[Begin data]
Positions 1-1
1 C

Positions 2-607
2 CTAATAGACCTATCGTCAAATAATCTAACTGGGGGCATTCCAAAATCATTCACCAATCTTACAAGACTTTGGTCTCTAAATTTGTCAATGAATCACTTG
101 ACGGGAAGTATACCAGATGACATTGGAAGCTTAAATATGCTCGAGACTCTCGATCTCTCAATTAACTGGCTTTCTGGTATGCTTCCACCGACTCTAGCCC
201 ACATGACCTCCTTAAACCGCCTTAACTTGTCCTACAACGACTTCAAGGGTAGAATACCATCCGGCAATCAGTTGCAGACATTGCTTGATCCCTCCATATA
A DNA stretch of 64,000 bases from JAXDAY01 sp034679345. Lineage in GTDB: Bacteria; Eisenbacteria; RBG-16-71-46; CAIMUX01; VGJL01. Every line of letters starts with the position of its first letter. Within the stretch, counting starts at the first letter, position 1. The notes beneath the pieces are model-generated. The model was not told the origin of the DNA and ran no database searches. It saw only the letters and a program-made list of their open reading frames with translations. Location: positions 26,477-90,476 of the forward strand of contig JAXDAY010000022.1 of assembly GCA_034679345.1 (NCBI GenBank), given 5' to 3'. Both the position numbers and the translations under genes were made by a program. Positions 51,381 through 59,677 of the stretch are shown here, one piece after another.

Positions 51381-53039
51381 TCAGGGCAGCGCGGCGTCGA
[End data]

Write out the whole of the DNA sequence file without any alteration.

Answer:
Positions 1-1
1 C

Positions 2-607
2 CTAATAGACCTATCGTCAAATAATCTAACTGGGGGCATTCCAAAATCATTCACCAATCTTACAAGACTTTGGTCTCTAAATTTGTCAATGAATCACTTG
101 ACGGGAAGTATACCAGATGACATTGGAAGCTTAAATATGCTCGAGACTCTCGATCTCTCAATTAACTGGCTTTCTGGTATGCTTCCACCGACTCTAGCCC
201 ACATGACCTCCTTAAACCGCCTTAACTTGTCCTACAACGACTTCAAGGGTAGAATACCATCCGGCAATCAGTTGCAGACATTGCTTGATCCCTCCATATA
A DNA stretch of 64,000 bases from JAXDAY01 sp034679345. Lineage in GTDB: Bacteria; Eisenbacteria; RBG-16-71-46; CAIMUX01; VGJL01. Every line of letters starts with the position of its first letter. Within the stretch, counting starts at the first letter, position 1. The notes beneath the pieces are model-generated. The model was not told the origin of the DNA and ran no database searches. It saw only the letters and a program-made list of their open reading frames with translations. Location: positions 26,477-90,476 of the forward strand of contig JAXDAY010000022.1 of assembly GCA_034679345.1 (NCBI GenBank), given 5' to 3'. Both the position numbers and the translations under genes were made by a program. Positions 51,381 through 59,677 of the stretch are shown here, one piece after another.

Positions 51381-53039
51381 TCAGGGCAGCGCGGCGTCGA